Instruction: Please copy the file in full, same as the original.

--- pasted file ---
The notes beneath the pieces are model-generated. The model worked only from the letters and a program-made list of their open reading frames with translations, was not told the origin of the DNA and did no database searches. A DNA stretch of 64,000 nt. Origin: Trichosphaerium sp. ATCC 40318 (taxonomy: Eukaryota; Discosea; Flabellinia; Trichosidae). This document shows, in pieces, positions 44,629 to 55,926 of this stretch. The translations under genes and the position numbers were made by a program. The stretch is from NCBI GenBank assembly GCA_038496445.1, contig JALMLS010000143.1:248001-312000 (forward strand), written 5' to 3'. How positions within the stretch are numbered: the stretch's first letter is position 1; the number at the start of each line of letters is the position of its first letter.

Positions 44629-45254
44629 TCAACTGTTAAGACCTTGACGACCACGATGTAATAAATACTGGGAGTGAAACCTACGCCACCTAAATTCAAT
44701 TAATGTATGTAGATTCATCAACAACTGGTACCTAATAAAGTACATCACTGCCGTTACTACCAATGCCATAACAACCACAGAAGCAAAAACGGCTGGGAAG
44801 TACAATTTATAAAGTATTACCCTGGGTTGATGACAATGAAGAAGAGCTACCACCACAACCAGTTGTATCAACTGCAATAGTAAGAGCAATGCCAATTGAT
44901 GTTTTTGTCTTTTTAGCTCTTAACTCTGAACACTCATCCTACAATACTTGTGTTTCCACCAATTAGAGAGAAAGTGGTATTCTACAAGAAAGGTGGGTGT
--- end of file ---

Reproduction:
The notes beneath the pieces are model-generated. The model worked only from the letters and a program-made list of their open reading frames with translations, was not told the origin of the DNA and did no database searches. A DNA stretch of 64,000 nt. Origin: Trichosphaerium sp. ATCC 40318 (taxonomy: Eukaryota; Discosea; Flabellinia; Trichosidae). This document shows, in pieces, positions 44,629 to 55,926 of this stretch. The translations under genes and the position numbers were made by a program. The stretch is from NCBI GenBank assembly GCA_038496445.1, contig JALMLS010000143.1:248001-312000 (forward strand), written 5' to 3'. How positions within the stretch are numbered: the stretch's first letter is position 1; the number at the start of each line of letters is the position of its first letter.

Positions 44629-45254
44629 TCAACTGTTAAGACCTTGACGACCACGATGTAATAAATACTGGGAGTGAAACCTACGCCACCTAAATTCAAT
44701 TAATGTATGTAGATTCATCAACAACTGGTACCTAATAAAGTACATCACTGCCGTTACTACCAATGCCATAACAACCACAGAAGCAAAAACGGCTGGGAAG
44801 TACAATTTATAAAGTATTACCCTGGGTTGATGACAATGAAGAAGAGCTACCACCACAACCAGTTGTATCAACTGCAATAGTAAGAGCAATGCCAATTGAT
44901 GTTTTTGTCTTTTTAGCTCTTAACTCTGAACACTCATCCTACAATACTTGTGTTTCCACCAATTAGAGAGAAAGTGGTATTCTACAAGAAAGGTGGGTGT